Resorts Casino was the first casino hotel inside of Atlantic City, and the first legal casino outside of Nevada. Before becoming Resorts International in 1968, the site was originally occupied by two three-story wooden Quaker rooming houses, The Chalfonte House and The Haddon House.
On May 26, 1978, with crowds of people lined up on the Boardwalk, Resorts International opened its doors for business.
The Resorts site was originally occupied by two three-story wooden Quaker rooming houses, The Chalfonte House and The Haddon House.
The Chalfonte House was built in 1868 by Elisha and Elizabeth Roberts. They had purchased a plot of land at North Carolina Avenue and Pacific Avenue from John DaCosta for $6,500.00. The hotel was constructed during the winter for a cost of $21,000 and could accommodate 140 guests. They named the hotel for Chalfont St Giles, the town in Buckinghamshire where William Penn is buried. The Chalfonte House was expanded and moved oceanward twice, in 1879 and 1889.
The Haddon House was opened across the street, on the current Resorts site, by Samuel and Susanna Hunt in 1869. They named the hotel for the Quaker family who had founded Haddonfield, New Jersey. It was sold to Leeds & Lippincott in 1890. In 1896 they rebuilt The Haddon House at a cost of $200,000, naming the new, larger hotel Haddon Hall.
Henry Leeds then bought The Chalfonte House in 1900 and constructed a modern hotel on the site, the Chalfonte Hotel. This eight-story iron-frame and brick-face $1,000,000 building, Atlantic City’s first “skyscraper”, was designed by architect Addison Hutton (1834—1916), and opened its doors to guests on July 2, 1904.
The current Haddon Hall building was constructed in stages in the 1920s. The 11-story wing facing the Boardwalk was constructed first, with the 15-story center and 11-story rear wings added later in the decade. Soon after the modern Haddon Hall was completed, it was merged by Leeds & Lippincott with the adjacent Chalfonte. The new Chalfonte-Haddon Hall complex consisted of 1,000 rooms. At the time of its completion it was the city’s largest hotel by capacity.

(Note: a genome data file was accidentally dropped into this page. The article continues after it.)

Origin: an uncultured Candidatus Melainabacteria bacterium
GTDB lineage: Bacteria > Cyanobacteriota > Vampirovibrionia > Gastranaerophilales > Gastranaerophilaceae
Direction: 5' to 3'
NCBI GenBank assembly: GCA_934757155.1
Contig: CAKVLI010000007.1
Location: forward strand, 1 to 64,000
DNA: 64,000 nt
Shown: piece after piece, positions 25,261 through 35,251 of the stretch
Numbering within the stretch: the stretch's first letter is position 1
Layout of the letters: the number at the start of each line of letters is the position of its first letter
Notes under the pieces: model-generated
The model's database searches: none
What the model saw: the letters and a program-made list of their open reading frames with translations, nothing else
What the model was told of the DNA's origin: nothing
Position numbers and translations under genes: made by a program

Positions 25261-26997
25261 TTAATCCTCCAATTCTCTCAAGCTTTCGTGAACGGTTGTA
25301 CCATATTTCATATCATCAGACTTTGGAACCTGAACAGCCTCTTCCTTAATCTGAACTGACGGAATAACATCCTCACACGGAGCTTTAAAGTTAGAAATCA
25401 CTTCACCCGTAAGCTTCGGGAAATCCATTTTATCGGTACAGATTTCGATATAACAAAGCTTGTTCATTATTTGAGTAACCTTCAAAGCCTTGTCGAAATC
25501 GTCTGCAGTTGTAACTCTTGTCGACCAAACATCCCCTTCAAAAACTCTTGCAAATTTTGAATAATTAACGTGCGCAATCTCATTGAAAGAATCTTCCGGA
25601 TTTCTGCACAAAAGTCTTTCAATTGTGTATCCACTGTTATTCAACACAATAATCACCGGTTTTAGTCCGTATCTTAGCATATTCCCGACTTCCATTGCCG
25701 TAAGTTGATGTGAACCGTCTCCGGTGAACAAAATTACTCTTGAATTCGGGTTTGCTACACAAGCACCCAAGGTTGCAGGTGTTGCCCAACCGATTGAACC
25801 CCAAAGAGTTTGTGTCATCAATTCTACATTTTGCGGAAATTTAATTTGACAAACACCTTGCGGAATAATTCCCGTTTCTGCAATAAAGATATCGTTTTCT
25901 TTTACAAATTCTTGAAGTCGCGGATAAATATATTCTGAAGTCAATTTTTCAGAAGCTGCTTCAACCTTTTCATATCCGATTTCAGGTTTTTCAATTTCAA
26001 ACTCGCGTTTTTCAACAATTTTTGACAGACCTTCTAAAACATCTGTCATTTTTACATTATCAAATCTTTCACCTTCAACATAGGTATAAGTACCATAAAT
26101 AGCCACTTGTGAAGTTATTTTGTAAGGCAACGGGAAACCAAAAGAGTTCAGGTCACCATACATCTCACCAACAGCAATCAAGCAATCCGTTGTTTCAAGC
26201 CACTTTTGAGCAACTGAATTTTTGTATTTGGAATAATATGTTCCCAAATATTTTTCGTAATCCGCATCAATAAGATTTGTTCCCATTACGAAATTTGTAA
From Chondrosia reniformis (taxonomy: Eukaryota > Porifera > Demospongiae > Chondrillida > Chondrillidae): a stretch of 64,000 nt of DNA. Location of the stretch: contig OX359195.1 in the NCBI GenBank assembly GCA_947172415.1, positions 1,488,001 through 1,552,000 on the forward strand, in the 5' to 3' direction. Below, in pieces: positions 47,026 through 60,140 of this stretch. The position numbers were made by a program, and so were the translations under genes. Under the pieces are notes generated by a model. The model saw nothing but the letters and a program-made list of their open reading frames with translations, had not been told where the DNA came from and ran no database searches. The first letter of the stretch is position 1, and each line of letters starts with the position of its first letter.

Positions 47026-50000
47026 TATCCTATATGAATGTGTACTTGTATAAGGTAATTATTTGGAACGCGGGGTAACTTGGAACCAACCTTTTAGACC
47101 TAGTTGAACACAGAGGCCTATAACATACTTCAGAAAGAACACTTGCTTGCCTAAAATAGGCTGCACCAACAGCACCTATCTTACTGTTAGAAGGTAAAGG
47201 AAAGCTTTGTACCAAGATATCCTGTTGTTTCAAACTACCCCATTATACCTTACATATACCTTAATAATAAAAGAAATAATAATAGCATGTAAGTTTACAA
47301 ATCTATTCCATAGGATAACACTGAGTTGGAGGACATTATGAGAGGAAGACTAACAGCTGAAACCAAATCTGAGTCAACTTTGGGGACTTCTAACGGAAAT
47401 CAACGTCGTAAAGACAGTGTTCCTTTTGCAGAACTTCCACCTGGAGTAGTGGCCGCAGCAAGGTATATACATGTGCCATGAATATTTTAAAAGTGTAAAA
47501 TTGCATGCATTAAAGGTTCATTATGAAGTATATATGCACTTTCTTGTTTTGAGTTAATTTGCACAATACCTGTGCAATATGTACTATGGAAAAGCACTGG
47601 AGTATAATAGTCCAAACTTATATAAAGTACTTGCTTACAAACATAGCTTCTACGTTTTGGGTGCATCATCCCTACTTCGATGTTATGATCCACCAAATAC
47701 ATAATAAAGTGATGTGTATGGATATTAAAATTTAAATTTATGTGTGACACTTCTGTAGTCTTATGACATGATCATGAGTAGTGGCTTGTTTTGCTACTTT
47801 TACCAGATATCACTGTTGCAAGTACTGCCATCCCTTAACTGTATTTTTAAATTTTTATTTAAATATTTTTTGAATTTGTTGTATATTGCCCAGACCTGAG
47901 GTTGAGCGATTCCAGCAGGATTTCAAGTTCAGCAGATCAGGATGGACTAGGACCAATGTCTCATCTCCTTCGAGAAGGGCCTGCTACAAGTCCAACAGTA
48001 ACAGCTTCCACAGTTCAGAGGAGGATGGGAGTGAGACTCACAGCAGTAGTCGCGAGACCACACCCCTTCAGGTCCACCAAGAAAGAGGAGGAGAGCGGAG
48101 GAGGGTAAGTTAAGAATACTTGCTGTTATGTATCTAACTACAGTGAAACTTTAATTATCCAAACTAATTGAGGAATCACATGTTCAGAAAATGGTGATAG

During World War II, under the command of Col. Robert C. McDonald, M.C., (November 27, 1943—June 30, 1944) Chalfonte-Haddon Hall was requisitioned by the US Military and put to a new use, as the Atlantic City Air Forces Training & Reception Center Hospital, renamed Thomas England General Hospital. More than 40 other local hotels were taken over by the United States Military at the same time.
The first meeting of the Section on Surgery of the American Academy of Pediatrics was held in the Chalfonte-Haddon Hall on Nov. 21, 1948.
President Nixon spoke in front of the Chalfonte-Haddon Hall Hotel on June 22, 1971.
Resorts International, which was formed in March 1968, first became interested in developing a resort in Atlantic City after the company learned of a planned fourth attempt to bring casino gambling to New Jersey by limiting it to Atlantic City. The company heavily contributed to the November 1976 gaming referendum which successfully passed that year.
While campaigning for the gaming initiative, Resorts also began planning for a future Atlantic City casino by securing an option for 55 acres (220,000 m2) of land on the Atlantic City Boardwalk from the city’s Housing and Re-Development Authority as well as acquiring Leeds & Lippincott Company, which owned Chalfonte-Haddon Hall. Resorts purchased 67 percent of Leeds & Lippincott Inc. in August 1976, and completed the acquisition the following month, paying a total of $2.489 million.
Resorts International opened its doors at 10:00AM on May 26, 1978. Initial gaming laws in New Jersey only allowed casinos to operate for 18 hours during the week and 20 hours during the weekends. This situation produced massive lines outside of Resorts and people waited hours to get inside after Governor Brendan Byrne cut the ceremonial opening ribbon.
The 1904 Chalfonte Hotel building, which could not be remodeled to fit modern requirements was left vacant and finally demolished in 1980 to make room for a parking lot for Resorts International.
Built in 1927, Ocean Tower is 260 ft (79 m) tall. The original Haddon Hall tower that reopened in 1978 contains 480 guest rooms. The tower is home to the main casino floor, spa, pool, and the main retail and dining level. The tower also contains a club reserved for qualified casino players called “Club 1133”, as well a 350-seat theater.
The 459-room Rendezvous Tower began construction in 2002 with the demolition of an existing hotel tower on the site. The Rendezvous Tower opened in 2004. The tower contains 357 luxury rooms and 42 suites. The exterior of the tower features an Art Deco design.
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